Sound and music is one of the most undervalued elements in a marketers arsenal by which to affect shopper and consumer behavior.

We have 5 traditionally recognized senses – sight, hearing, taste, smell, and touch. Sight and sound are arguably the two most important senses we have relative to our ability to operate to our optimum. And most marketers obviously agree as the large majority of marketing efforts utilise sight and sound to connect with their audiences.

However, when it comes to developing powerful brands and products, a sound is often only used as the jingle, the add on, or just part of the process. But the sound is so much more than this.

Having spent many years in aiding organisations in developing brands and the associated visual outworking of those brands in Corporate Identities, Print and Digital advertising, as well as all the brand collateral that goes with it, I can vouch for the fact that the power and impact of music is not only undervalued, but underutilised in its power to persuade and effect shopper and consumer behaviour towards attention, interest, desire and action (AIDA) – changing behaviour in other words.

With the above in mind, here are five simple steps to creating a brand sound identity.


  1. Conduct a brand sound audit and create clear insight

Most brands have a very well established visual brand identity with detailed guidelines on how to apply the brand across various formats and mediums relating to print and digital visuals. And most of this was established on insight and the goals and objectives of the business. What most brands don’t have, however, is the same type of focus on the sound associated with the brand. When conducting a brand sound audit and searching for clear insight, ask these simple questions:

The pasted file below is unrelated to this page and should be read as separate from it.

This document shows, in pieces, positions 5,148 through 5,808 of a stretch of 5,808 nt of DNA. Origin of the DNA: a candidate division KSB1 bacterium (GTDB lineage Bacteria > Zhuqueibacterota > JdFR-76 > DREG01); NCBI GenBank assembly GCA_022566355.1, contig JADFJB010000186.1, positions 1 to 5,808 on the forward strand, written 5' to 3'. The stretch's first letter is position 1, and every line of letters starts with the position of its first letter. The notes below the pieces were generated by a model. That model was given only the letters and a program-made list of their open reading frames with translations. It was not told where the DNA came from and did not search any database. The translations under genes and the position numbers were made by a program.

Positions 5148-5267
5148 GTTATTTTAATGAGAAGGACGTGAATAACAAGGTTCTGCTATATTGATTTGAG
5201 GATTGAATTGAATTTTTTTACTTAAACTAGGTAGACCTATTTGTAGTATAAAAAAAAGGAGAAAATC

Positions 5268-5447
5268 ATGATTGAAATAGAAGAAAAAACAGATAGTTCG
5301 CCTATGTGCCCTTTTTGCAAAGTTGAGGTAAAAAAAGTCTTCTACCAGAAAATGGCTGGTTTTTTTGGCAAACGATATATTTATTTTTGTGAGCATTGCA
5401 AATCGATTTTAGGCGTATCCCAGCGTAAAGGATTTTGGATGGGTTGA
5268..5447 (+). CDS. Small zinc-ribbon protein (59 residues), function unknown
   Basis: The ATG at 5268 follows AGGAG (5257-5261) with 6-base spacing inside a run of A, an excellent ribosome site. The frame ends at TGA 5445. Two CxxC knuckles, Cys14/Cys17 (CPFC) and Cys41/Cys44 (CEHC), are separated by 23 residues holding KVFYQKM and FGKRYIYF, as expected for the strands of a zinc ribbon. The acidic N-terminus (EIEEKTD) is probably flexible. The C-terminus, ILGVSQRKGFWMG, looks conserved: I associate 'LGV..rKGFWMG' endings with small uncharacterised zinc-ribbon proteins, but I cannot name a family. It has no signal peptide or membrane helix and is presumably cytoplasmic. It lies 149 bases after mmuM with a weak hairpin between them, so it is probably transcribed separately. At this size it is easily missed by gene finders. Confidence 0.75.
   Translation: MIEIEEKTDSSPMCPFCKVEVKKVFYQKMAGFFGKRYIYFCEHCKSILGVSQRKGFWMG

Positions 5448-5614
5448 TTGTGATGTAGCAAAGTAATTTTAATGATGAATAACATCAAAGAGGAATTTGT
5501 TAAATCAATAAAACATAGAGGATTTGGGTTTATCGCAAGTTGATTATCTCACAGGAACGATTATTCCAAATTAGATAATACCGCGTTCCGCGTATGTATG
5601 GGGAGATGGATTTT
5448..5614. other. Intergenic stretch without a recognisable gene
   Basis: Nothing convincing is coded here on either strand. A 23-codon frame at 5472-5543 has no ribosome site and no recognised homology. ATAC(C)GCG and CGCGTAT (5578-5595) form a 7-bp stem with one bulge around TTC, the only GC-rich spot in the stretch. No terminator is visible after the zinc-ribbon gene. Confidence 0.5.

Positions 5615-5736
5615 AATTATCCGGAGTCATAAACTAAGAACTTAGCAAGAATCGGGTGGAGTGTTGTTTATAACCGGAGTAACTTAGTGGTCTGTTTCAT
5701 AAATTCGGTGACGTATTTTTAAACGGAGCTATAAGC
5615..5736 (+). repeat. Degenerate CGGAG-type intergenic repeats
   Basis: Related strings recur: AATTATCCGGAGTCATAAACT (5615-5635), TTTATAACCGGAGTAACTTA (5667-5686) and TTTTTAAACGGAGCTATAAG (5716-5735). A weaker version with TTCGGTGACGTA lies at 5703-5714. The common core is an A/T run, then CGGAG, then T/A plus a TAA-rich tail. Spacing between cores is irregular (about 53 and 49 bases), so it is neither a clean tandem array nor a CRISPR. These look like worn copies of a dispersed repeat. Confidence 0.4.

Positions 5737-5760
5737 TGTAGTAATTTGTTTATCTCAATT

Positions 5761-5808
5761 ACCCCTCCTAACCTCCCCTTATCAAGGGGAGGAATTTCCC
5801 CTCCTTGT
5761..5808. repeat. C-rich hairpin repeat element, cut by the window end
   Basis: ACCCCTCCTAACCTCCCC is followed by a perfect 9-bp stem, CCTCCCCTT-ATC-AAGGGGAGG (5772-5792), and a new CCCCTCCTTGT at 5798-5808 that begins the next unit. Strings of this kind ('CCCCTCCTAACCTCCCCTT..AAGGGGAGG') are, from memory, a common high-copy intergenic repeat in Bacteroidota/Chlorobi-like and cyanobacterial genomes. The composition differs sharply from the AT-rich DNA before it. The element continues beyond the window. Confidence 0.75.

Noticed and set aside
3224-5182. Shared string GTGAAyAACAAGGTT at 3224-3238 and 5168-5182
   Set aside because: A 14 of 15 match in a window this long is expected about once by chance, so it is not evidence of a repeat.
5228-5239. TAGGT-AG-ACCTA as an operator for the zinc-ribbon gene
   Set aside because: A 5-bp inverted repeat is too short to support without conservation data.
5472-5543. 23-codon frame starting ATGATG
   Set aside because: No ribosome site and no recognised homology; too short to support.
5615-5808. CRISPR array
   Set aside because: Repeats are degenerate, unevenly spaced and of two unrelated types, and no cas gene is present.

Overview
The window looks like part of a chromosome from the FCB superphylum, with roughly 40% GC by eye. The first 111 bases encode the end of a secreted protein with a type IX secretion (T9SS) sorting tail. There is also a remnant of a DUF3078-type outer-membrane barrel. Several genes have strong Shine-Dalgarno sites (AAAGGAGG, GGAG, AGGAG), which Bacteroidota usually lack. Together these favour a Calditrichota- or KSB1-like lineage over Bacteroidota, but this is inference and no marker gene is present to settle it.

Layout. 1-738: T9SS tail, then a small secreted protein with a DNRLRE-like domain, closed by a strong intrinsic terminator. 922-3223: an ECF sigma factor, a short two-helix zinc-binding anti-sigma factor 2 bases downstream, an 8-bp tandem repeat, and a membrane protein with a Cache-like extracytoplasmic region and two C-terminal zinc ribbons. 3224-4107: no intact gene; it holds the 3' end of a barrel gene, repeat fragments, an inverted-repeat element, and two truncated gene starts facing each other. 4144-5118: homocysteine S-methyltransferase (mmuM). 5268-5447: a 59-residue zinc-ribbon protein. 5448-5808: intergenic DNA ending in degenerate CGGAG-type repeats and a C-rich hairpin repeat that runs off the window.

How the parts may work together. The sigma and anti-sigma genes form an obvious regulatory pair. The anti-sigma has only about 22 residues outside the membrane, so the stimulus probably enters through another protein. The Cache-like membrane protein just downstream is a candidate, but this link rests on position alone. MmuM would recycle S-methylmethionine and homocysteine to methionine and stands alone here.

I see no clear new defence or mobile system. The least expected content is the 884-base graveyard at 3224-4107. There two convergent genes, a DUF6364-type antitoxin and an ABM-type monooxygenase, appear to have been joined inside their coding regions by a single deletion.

• Do we truly understand the impact sound can have on changing consumer and shopper behavior?
  • To what extent do we focus on the visual vs the sound representation of our brand? Have we done any research on this? What are other brands and or our competitors doing in this area, how are they benefitting?
  • Do we have a clear direction on the sound and music representation of our brand and how it fits with the visual representation and our target audience?
  • How, where and when could we utilise sound and music more effectively in our brand marketing efforts? What insight do we have around this?
  • How could we leverage sound and music more effectively in our brand marketing efforts to increase interest, engagement, conversion, and loyalty?


2. Establish the core brand sound personality

Once you have conducted a brand sound audit and have some clear insight, the next step is to establish the core brand sound personality. As much as a visual reference can give a brand personality, sound does the same thing. In fact, sound and music can even play a leading role in establishing a brand connection with your audience. To this end, establishing the core brand sound personality is as critical as the visual identity. Ask these simple questions:

  • Have we spent time developing a brand sound personality which is in tune with who we are and our target audience?
  • What does our brand voice sound like?
  • What is our brand sound mission?
  • How will the brand sound personality integrate and enhance all current brand collateral and marketing channels?


3. Develop the brand sound identity